Anthony Snape – Disappearing Day

I have MySpace to thank for my discovery of Anthony Snape. I can’t remember how I found his page – probably through a trail of Australian Singer-Songwriters pages – but I found him. And I’m so glad I did.

Twelve songs, plus the beautifully hidden Silvia make up the album. Signed to an independent label in Australia, I’m amazed he’s made it on to UK iTunes, but he has. And, alas, I have this wonderful album.

Opening with Daylight, an uplifting track with the metaphor, or possible literal meaning, of not wanting daylight to not to arise, Snape envelops you with the first of many catchy choruses. He also demonstrates his ability to hold a note, something he can do for an impressively long time.

“Every stumble helps you grow/learn the things you didn’t know”. Those lyrics speak true to many of the situation life throws at you; as such I felt a personal connection with Little Piece Of Love. Written in a way that it can create this personal sentiment to a wider audience, it implies that you are special. Whoever YOU maybe. However clichéd it might sound, it does succeed in portraying that message.

I was immediately taken by Walking. It’s only a short song – less than three minutes – but it captured me. The attitude taken in the lyrics is that of getting knocked down but getting up again, though in a far less irritating way than that awful chant-like song.

Lay Down Your Love was not a song I was desperately drawn to, perhaps to do with my belief that the chorus sounds a little more manufactured than some other album tracks.

I remember skiing down mountains with the lyrics to Call On Me flying around my head. It’s fast paced, just like my skiing. Although, I must credit it as being far less shaky than my skiing skills. I’m not too sure what the subject matter of the song is, and I like not knowing. It’s got a literal meaning, that’s for sure; if you’re looking for a quick fling Snape wants to hear from you. But I question if there’s not something a little more deep hidden behind it. Then again, listening to it now, he does sound pretty keen on finding some quick love. So maybe that’s just what he was craving at the time.

Sounding a little more heartbroken, the title track Disappearing Day, sings of waiting for someone’s love. It sounds a little unrequited, so going by the previous wants of a one night stand, if the lyrics are in any way factual, Snape may not have been having the greatest time relationship-wise. The song itself sticks to the formula of a tuneful chorus that refuses to evacuate your head for several days.

Frequency also has a catchy chorus. And whilst Solitude isn’t quite so memorable, it’s still well formed with some repetition to try and drill it into you that the narrative is trying to get some time alone. One of the slower paced tracks, Come, has a floaty feel about it. As though you could almost hear the sea in the background.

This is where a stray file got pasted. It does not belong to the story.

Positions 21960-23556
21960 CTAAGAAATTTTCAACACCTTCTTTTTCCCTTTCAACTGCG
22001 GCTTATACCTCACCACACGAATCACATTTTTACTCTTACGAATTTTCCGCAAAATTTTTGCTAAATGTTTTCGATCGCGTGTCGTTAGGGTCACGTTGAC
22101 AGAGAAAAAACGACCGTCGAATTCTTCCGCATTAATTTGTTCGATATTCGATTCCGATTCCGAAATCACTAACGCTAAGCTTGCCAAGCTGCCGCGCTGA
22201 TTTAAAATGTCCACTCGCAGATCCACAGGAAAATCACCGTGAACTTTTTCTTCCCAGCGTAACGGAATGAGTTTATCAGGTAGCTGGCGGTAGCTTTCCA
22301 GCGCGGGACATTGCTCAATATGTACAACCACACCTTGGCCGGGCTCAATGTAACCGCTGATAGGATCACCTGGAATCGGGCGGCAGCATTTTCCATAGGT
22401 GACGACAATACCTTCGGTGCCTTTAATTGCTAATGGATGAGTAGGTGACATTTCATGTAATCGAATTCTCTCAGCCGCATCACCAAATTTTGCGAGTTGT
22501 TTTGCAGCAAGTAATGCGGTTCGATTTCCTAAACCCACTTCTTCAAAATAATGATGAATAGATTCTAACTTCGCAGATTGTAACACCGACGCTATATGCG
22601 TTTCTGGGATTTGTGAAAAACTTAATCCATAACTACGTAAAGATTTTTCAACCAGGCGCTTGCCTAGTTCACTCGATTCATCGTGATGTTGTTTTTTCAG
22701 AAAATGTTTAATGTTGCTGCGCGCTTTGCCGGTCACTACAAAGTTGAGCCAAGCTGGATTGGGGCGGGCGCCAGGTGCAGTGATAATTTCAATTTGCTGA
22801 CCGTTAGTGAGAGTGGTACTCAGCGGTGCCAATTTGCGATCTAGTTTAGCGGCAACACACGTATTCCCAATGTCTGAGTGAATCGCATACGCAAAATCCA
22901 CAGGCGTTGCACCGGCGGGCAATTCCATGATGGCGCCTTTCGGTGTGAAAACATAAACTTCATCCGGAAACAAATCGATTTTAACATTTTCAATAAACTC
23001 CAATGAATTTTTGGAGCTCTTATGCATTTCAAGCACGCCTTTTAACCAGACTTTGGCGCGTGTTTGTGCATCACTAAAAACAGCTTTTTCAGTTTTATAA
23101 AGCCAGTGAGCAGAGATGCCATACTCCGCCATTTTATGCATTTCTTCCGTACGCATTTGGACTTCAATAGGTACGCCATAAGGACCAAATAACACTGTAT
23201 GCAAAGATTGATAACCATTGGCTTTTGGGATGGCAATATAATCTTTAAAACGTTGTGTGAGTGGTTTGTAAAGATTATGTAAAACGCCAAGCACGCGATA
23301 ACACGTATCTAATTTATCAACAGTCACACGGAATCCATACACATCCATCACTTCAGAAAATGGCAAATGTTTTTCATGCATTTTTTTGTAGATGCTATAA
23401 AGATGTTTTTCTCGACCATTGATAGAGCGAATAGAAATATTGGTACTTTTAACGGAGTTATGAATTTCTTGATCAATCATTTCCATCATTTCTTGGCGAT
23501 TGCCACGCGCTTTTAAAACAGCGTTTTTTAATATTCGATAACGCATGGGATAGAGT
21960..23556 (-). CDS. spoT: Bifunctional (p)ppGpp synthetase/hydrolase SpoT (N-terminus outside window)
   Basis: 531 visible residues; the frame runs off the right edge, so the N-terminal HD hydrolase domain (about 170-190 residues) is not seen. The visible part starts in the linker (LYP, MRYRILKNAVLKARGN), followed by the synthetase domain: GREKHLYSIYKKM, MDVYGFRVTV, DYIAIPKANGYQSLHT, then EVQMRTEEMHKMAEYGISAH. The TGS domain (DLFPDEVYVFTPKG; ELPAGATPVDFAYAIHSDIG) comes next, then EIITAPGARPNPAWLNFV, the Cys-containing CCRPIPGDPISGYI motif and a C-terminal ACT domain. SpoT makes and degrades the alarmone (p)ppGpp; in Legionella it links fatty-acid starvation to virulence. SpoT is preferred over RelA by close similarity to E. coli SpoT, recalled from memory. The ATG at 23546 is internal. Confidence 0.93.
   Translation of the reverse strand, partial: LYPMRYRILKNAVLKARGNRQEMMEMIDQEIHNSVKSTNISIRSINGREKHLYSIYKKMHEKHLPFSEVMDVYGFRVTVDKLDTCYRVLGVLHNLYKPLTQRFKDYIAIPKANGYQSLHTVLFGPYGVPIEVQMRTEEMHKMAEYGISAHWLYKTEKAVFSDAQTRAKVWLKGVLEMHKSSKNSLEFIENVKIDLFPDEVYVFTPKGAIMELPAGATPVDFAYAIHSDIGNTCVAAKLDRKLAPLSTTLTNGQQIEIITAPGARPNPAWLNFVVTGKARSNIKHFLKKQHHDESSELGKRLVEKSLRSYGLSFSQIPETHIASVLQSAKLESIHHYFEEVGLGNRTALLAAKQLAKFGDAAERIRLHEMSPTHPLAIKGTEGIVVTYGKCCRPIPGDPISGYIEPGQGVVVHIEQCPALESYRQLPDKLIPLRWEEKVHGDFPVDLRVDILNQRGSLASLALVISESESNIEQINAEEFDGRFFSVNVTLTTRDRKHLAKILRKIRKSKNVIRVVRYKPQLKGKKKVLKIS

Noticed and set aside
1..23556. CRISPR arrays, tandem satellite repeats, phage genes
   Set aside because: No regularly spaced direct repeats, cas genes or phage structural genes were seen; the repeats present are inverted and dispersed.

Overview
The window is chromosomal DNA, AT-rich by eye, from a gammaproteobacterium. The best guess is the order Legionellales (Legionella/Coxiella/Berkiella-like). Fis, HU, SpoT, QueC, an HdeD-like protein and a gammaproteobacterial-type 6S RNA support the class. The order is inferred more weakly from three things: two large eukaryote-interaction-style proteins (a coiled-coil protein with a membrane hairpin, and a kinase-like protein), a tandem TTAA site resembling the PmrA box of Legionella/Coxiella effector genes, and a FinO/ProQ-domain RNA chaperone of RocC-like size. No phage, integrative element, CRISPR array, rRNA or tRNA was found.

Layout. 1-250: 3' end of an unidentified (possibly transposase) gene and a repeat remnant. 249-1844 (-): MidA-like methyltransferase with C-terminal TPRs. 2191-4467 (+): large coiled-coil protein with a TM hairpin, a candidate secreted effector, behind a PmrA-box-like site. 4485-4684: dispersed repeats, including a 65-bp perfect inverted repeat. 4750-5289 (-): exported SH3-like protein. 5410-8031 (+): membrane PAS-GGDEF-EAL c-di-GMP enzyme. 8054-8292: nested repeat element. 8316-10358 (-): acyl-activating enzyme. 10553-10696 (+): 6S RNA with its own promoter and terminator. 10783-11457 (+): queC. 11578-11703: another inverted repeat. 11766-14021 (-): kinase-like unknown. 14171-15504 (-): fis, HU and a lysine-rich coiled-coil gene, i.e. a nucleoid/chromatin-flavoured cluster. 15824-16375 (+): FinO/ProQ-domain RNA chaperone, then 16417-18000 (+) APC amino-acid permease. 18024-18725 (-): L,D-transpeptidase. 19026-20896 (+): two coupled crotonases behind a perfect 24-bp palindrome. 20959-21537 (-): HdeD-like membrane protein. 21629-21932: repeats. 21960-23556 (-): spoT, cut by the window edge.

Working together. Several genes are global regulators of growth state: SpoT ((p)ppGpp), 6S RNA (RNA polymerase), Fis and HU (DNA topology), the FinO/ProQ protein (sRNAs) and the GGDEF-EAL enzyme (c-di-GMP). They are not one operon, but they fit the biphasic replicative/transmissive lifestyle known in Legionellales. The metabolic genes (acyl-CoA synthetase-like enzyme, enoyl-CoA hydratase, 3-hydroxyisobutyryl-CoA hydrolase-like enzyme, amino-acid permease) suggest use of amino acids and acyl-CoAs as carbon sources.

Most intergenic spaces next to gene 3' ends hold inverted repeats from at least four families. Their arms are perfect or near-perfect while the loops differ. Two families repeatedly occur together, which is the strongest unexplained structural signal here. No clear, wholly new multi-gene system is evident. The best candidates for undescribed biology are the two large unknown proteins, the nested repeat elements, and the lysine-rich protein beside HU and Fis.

Now to the song I know the most about. When I was given a school project to make a fictional compilation CD of songs that I liked or had some connection to, I took it a little more seriously than my peers and wrote to Snape himself to inquire to the subject. Though I doubted a response, I was proven wrong when he responded with a line by line explanation of the song. Bless him. It turns out the song’s inspiration was drawn from previous relationships where girlfriends had been picky about the small, idiosyncratic things, although he later concluded that this could just be because of the differences between gender and how interpretations of things can vary. But from this inspiration, Idiosyncrasy was born. And it was my favourite song for quite some time. That is, until I fell in love with Sunday.

There was a stage in my life where I found myself allergic to Sundays. Whilst this may sound illogical, and I’ll admit I was never given an official medical diagnosis, I believe that an allergy to a day of the week can exist. Sunday lies at the end of the weekend. The weekend is found before you return to the routines of weekdays. The routines of weekdays that included school. And I wasn’t desperately fond of school, for many reasons I shan’t divulge, but it just wasn’t something I enjoyed waking up to. Anyway, Sunday sung to me about the day in a completely different light. Whilst Snape sung of how quickly Sunday comes around as a day to relax, I interpreted it in my own way. It encouraged me to ‘break from the cycle’ that he’d written about, as I grow to learn that Monday wouldn’t cause me any pain. And to this day, I still love this song. It connects with me in a way that only a handful of songs do. So if you take anything from this review – download Sunday. Or atleast take a listen on YouTube. The version on the album Acoustic Sunday is the one of the most amazing versions of any song I’ve ever heard. Listen to it, ok?!

In a slightly less dramatic way, Stronger along with the hidden track Silvia end the album well with the narrative of the lyrics in both telling stories that feel un-manufactured. And for this I love the album. You get the sense that Snape writes about what he wants. He makes it personal. For both his enjoyment, and yours.

A recently uploaded YouTube video shows Snape singing yet another beautifully crafted track, Balloons, that I’m left hoping will appear on a future release. His combination of vocal ability and emotive lyrics wowed me, making Disappearing Day a highly played album on my iTunes.

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1 comment so far

  1. […] clearly aren’t a long time reader of my blog. He is the artist behind two of my favourite albums: Disappearing Day and Acoustic Sunday. He also happens to be a rather lovely guy whose career I’ve been following […]


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